A dispute over land pleaded to be held in trust. The plaintiffs submitted that the disputed land was held in constructive trust for each of the plaintiffs and their brother. The plaintiffs further submitted that it is unconscionable for the first defendant to retain the property due to a common intention that the land would pass in equal share to each of the children, rather than to any one with the exclusion of the others. As a result, the plaintiffs sought a declaration that the land be held in trust by the first defendant for the plaintiffs and the second defendant. In the alternative, the plaintiffs sought equitable compensation equal to 80 per cent of the land’s value.
The defendants made two applications: firstly for summary judgement or an order that the proceeding be permanently stayed, secondly asking that the plaintiff’s amendments to the statement of claim be disallowed.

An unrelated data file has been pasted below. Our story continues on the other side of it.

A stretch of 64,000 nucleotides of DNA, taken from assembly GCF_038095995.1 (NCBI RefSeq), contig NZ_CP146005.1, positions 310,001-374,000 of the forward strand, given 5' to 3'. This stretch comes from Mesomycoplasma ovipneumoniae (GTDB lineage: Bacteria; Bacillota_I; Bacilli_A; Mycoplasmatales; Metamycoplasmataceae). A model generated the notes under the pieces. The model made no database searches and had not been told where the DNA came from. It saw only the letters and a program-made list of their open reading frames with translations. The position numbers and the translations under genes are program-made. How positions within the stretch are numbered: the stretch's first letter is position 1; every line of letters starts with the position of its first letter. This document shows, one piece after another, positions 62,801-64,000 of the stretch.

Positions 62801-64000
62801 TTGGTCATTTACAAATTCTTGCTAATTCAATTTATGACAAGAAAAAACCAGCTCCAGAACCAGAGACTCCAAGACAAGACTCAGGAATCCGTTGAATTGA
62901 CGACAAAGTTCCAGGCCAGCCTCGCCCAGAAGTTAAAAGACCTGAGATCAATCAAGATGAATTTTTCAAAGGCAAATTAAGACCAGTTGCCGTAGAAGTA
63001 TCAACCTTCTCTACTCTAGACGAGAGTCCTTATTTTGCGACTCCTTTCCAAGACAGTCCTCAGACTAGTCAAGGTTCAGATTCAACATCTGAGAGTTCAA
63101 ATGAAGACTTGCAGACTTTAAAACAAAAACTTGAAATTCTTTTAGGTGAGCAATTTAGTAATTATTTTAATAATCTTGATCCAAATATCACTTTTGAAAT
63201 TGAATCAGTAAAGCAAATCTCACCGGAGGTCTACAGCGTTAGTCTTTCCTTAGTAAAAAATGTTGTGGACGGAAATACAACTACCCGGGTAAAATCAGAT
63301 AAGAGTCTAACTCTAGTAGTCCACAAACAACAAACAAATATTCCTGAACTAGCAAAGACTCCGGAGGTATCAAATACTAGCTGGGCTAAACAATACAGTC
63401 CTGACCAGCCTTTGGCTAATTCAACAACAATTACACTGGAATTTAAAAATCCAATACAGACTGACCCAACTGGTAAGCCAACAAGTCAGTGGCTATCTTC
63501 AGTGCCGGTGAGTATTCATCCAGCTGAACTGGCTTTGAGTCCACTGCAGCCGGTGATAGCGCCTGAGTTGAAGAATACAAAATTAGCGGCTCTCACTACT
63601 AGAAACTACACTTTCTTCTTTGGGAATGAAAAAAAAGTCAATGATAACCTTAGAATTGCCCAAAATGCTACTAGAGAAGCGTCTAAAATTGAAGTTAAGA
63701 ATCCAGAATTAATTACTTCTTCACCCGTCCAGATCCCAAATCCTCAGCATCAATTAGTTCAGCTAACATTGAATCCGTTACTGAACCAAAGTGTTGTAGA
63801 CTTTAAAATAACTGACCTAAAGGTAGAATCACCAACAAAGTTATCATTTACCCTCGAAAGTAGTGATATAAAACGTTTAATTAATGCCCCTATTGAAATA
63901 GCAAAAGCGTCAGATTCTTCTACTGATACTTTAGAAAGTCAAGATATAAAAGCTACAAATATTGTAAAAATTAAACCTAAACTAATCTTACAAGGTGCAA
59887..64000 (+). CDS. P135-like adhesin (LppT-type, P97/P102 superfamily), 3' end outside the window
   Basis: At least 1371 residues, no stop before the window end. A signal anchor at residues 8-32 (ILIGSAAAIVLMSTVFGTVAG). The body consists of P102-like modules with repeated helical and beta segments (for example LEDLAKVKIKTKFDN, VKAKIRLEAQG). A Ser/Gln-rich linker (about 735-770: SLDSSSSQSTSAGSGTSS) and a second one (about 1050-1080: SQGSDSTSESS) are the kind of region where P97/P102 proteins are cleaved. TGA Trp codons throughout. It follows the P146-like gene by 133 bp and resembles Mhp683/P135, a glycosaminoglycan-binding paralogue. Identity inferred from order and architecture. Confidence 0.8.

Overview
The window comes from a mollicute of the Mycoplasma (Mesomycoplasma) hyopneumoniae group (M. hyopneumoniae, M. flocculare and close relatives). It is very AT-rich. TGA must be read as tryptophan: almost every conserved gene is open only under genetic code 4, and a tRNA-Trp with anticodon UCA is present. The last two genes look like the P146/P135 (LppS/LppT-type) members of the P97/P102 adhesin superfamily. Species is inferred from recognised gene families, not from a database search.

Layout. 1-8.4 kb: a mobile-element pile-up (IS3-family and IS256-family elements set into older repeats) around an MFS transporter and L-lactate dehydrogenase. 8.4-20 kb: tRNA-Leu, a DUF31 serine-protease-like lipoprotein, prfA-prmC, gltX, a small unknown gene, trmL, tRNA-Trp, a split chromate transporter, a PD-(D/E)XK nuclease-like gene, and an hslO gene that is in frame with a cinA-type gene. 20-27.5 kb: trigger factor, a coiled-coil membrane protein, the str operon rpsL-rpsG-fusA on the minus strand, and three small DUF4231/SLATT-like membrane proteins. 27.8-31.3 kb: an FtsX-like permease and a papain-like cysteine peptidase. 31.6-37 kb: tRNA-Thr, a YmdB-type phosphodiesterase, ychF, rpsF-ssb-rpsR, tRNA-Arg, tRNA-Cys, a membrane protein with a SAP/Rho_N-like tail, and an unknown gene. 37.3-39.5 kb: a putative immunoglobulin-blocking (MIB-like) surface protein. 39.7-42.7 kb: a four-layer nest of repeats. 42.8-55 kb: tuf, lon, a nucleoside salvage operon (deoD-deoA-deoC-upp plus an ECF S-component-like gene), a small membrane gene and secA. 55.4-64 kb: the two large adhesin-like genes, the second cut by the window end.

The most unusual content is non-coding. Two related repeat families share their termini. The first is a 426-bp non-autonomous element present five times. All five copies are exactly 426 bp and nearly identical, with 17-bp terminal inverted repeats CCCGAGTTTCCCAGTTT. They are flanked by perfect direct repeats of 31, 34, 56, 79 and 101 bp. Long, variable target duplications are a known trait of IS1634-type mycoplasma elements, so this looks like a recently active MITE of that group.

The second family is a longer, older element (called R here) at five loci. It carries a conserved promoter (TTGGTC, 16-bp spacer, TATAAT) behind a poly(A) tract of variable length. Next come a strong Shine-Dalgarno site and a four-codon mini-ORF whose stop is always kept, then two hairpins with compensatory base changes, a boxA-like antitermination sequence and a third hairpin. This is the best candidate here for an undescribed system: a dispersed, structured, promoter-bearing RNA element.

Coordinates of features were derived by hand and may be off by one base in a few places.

The Court determined that the plaintiff’s amendments should not be disallowed as, substantially, the same facts were relied on in the previous pleading. Further, the delay which may follow as a result of the amendments was not sufficient to cause prejudice to the defendants. Additionally, the Court gave summary judgement for the defendants against the plaintiffs on the issues of a proprietary remedy and a remedial trust. However, the Court did not permanently stay the proceedings or give summary judgement for the rest of the amended statement of claim.
Sean Russell (with C Jennings QC) appeared for the respondents/plaintiffs.
The judgment is published here.